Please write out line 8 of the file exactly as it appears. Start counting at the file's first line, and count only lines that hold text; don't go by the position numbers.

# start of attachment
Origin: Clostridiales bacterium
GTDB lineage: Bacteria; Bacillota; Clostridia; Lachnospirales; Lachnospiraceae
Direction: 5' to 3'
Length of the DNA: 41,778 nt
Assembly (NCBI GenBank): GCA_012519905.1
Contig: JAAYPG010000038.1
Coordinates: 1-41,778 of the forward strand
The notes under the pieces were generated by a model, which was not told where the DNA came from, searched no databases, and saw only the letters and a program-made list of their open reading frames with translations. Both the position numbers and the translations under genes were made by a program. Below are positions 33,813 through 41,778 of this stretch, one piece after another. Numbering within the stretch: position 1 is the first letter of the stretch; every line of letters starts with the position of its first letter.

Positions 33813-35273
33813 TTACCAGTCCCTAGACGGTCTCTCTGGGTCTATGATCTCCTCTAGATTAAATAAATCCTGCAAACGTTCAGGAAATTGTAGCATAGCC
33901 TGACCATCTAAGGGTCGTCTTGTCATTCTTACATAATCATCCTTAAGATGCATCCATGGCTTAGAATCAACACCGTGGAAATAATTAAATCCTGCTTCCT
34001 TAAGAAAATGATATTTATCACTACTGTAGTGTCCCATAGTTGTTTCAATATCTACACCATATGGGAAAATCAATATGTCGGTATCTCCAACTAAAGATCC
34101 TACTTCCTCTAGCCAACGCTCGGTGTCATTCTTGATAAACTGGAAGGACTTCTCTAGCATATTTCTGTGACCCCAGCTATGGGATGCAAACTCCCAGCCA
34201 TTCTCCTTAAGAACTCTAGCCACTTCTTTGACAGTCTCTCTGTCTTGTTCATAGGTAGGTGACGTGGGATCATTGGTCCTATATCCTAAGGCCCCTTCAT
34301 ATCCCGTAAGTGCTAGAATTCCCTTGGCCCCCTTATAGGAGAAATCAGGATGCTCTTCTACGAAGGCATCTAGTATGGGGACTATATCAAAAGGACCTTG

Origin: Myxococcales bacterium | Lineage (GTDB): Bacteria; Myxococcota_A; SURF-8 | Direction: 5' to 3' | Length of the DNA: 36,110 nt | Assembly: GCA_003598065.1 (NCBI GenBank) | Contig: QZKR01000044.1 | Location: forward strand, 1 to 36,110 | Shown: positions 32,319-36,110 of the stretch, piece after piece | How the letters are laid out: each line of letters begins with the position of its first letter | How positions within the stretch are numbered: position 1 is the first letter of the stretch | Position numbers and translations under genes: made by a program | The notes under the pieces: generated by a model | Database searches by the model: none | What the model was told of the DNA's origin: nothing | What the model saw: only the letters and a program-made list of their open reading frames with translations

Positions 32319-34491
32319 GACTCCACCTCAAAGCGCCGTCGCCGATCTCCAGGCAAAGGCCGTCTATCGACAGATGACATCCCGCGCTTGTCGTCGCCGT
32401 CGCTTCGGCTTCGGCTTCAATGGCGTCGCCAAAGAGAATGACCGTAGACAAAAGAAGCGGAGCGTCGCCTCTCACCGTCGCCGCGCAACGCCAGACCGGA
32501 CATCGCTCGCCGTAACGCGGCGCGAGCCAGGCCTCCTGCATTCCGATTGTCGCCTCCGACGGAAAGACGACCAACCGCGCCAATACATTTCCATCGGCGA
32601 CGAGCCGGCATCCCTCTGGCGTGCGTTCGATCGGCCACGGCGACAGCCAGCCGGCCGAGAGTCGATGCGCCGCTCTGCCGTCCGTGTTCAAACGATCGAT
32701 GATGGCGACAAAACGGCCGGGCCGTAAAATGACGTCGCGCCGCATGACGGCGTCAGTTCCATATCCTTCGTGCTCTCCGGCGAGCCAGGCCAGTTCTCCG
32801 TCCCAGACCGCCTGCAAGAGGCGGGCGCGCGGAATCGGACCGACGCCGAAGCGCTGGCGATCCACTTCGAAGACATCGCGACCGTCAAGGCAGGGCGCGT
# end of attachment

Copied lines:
The notes under the pieces were generated by a model, which was not told where the DNA came from, searched no databases, and saw only the letters and a program-made list of their open reading frames with translations. Both the position numbers and the translations under genes were made by a program. Below are positions 33,813 through 41,778 of this stretch, one piece after another. Numbering within the stretch: position 1 is the first letter of the stretch; every line of letters starts with the position of its first letter.